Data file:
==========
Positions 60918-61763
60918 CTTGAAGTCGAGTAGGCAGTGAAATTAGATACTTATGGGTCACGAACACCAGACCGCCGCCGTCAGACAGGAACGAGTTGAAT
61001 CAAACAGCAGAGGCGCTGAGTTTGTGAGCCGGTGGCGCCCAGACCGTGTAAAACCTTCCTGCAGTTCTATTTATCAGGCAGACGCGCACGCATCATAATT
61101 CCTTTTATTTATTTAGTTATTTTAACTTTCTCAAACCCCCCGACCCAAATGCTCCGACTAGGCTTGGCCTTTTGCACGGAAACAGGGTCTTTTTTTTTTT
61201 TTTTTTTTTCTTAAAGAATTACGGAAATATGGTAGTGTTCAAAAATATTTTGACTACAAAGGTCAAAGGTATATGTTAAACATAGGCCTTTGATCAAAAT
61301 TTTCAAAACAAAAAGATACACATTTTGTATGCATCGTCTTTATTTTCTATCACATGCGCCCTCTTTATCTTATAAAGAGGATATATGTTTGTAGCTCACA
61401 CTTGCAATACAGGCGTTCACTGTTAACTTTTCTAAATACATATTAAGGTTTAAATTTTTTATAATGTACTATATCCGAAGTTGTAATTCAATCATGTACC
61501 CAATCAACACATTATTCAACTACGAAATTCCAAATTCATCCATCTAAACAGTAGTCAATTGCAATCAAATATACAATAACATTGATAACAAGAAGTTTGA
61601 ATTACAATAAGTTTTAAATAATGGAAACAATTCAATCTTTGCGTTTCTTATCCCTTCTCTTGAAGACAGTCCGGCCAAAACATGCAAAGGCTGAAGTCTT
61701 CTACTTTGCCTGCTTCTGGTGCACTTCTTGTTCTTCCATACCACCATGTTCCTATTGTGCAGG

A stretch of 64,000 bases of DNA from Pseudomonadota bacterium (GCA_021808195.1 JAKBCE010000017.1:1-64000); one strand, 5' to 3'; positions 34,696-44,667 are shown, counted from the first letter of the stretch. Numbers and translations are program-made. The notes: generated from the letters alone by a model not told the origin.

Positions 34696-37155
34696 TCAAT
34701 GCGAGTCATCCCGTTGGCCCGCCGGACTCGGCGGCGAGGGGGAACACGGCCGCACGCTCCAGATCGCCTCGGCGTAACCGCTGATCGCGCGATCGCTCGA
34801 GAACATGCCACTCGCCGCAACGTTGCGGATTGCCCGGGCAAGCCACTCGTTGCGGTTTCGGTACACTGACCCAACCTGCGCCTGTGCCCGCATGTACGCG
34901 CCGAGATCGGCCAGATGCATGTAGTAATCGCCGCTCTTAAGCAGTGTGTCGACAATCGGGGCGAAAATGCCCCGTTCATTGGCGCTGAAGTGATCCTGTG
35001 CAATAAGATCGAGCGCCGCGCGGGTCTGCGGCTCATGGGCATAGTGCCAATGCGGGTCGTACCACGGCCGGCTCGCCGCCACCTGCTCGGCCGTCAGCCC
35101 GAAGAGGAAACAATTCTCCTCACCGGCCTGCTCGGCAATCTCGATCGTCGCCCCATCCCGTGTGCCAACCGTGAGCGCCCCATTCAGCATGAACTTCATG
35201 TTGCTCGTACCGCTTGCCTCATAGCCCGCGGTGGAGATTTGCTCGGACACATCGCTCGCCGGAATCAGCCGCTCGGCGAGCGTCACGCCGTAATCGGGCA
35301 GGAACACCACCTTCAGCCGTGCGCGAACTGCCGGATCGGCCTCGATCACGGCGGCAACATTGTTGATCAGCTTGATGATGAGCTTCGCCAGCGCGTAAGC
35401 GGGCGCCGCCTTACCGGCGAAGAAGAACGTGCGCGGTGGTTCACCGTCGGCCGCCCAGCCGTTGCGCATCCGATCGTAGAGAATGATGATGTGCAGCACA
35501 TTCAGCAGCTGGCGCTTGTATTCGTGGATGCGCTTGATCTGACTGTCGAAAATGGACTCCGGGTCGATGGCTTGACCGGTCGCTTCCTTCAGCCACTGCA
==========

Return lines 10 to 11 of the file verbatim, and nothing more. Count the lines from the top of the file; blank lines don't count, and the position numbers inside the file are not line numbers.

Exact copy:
61701 CTACTTTGCCTGCTTCTGGTGCACTTCTTGTTCTTCCATACCACCATGTTCCTATTGTGCAGG

A stretch of 64,000 bases of DNA from Pseudomonadota bacterium (GCA_021808195.1 JAKBCE010000017.1:1-64000); one strand, 5' to 3'; positions 34,696-44,667 are shown, counted from the first letter of the stretch. Numbers and translations are program-made. The notes: generated from the letters alone by a model not told the origin.